Dansm's Guitar Chord Theory
Chord Theory

Chords are the basis of all Western music. They are absolutely crucial to the guitar and to rock music, and an understanding of chords will improve your understanding of the guitar and music immensely. This page is designed to help you with the music theory behind chords, so sit back and prepare to learn more about your instrument in the next ten minutes than you have in the past month. Before you begin, check out my page on intervals because this information will be used here. On this page I will discuss the basics of scales because scales are important for chord formation, but I will not cover them in depth because I have a full page on scales.
The figure below shows the twelve notes of the chromatic scale. These are the only notes used in Western music. Notes such as D# and Eb represent the same pitch and are called enharmonic equivalents. Different enharmonic equivalents are used in different scales; the sharp is used for sharp keys (e.g. F# major), and the flat is used in flat keys (Ab major).

The interval between each of the notes shown above (G and G#, for example) is one half step. Each fret on your guitar is equivalent to one half step; twelve half steps make an octave. As you learned in my page on intervals, two frets (two half steps) make a whole step. The distance between G and A is a whole step. As a framework for studying major/minor/diminished chords, I will use the major scale. The major scale is made up of the following pattern of whole and half steps:

The notes of the scale are referred to as "root" (or "tonic"), "second," "third," "fourth," etc., as shown on the diagram below. This will be very important when we start constructing chords in the next several pages. Note that when we say "D is the fourth of A," you count A as 1, B as 2, C# as 3, and D as 4.

All basic chords you play are made up of three pitches: the root, third, and fifth. Variations on the theme will be discussed on other pages, but all major, minor, and diminished chords contain these three notes. If you look at the diagram and try to build a chord on the note A, you pick out the first (or root), third, and fifth notes of the scale: A-C#-E. This is shown in the diagram below:

To build a chord on the note B, pick out the root, third, and fifth starting with B, and you get B-D-F#:

But why is the A a major chord, and why is the B a minor chord? This comes about because of the pattern of half and whole steps in the scale. Whether a chord is major or minor depends on the interval, or musical distance, between the root and third, and the root and fifth. Check out my page on intervals for more information on them.

The major chord contains four half steps between the root and the third (a major third), and seven half steps between the root and fifth (a perfect fifth). The major chord follows the pattern 1-3-5.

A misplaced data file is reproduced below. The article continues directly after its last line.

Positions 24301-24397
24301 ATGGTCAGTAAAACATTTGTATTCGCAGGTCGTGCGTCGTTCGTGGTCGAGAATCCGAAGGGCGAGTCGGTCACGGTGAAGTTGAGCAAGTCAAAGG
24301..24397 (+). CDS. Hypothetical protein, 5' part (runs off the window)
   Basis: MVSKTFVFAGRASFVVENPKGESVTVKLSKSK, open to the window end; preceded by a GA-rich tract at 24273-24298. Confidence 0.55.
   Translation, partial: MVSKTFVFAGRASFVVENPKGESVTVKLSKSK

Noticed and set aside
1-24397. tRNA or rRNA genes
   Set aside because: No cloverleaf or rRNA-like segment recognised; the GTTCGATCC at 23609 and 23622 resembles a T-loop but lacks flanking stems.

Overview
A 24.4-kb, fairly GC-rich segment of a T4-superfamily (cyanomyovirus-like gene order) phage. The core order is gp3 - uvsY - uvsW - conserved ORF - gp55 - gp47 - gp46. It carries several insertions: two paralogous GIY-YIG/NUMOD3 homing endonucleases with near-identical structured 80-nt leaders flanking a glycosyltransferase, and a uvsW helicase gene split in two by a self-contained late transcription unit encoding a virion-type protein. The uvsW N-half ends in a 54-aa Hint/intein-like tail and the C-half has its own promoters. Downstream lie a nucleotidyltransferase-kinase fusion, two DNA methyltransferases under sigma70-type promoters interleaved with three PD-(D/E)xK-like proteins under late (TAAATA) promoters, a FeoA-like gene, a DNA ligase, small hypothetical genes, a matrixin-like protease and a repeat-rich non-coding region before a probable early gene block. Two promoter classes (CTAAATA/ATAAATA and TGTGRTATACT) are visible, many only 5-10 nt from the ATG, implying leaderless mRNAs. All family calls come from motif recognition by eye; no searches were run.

minor chord contains three half steps between the root and third (a minor third), and the same perfect fifth between the root and fifth. The minor chord follows the pattern 1-m3-5.
If you try to build a chord on the G#, the three pitches are G#-B-D. The interval between G# and B is a minor third, but the interval between G# and D is not a perfect fifth (seven half steps), it is six half steps. This interval is called a diminished fifth, and is a rather unstable interval. This is why this G# chord is called a diminished chord: it contains a diminished fifth instead of a perfect fifth.

The diminished chord contains three half steps between the root and third (a minor third), and six half steps between the root and fifth (a diminished fifth). The diminished chord follows the pattern 1-m3-d5.

The G# chord and C# chord shown below are played just like barre chords, and can be moved to whichever fret is necessary. Simply notice the bass note of the G# is on the sixth string and the bass note of the C# is on the fifth string. For more information on barre chord theory, click here.


As you may recall from the chord-leading lesson, diminished chords pull strongly toward the major chord a half step higher, so the G# pulls toward A and C# pulls toward D. These chords are not frequently used in popular music, so it is not imperative that you know how to play them, but if you ever come across one you will know what you are dealing with.
This concludes the lesson on major/minor/diminished chords. Knowing the theory behind these chords is a very valuable skill which can be applied to songwriting, figuring out songs, etc. Study this lesson and the others in this series, and it will make you a better, more knowledgeable guitarist. I suggest moving on to my discussion of chords in major keys to complete your understanding of chords in keys. Enjoy!
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1997 Daniel E. Smith.